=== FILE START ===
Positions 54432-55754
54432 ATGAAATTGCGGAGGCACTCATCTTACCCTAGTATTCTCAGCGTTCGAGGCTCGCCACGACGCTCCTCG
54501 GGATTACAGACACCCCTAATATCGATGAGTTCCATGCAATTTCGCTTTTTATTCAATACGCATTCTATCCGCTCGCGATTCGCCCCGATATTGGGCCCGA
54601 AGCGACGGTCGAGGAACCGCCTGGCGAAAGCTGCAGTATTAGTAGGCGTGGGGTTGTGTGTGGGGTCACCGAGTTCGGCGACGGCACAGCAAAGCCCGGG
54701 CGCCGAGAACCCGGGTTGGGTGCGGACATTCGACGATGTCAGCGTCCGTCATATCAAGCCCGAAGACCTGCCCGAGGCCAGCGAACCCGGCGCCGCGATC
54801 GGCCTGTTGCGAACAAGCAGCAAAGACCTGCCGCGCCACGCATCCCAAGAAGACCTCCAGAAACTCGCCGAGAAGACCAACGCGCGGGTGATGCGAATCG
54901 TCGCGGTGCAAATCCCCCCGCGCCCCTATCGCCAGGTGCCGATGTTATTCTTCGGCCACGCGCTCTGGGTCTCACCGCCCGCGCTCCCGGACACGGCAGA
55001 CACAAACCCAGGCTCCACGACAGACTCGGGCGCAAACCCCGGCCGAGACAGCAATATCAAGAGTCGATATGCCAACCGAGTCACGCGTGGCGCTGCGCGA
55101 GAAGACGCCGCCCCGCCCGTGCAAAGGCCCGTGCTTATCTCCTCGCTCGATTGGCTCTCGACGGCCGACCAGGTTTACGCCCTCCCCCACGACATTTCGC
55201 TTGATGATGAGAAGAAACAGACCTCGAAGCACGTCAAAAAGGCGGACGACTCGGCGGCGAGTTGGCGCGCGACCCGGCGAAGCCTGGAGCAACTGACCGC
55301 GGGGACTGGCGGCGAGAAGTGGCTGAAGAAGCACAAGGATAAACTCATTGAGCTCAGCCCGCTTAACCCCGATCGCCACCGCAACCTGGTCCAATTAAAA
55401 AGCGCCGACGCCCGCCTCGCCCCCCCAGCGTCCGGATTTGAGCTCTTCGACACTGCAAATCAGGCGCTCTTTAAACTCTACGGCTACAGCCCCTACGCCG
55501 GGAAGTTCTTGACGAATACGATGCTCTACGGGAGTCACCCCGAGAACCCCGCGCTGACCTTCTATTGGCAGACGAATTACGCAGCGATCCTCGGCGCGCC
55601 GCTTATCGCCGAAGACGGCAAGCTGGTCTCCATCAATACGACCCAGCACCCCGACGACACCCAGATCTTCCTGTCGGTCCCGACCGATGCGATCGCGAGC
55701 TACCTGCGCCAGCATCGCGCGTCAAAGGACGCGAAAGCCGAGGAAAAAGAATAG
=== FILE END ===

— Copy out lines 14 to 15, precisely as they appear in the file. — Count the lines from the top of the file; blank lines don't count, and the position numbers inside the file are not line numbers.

55601 GCTTATCGCCGAAGACGGCAAGCTGGTCTCCATCAATACGACCCAGCACCCCGACGACACCCAGATCTTCCTGTCGGTCCCGACCGATGCGATCGCGAGC
55701 TACCTGCGCCAGCATCGCGCGTCAAAGGACGCGAAAGCCGAGGAAAAAGAATAG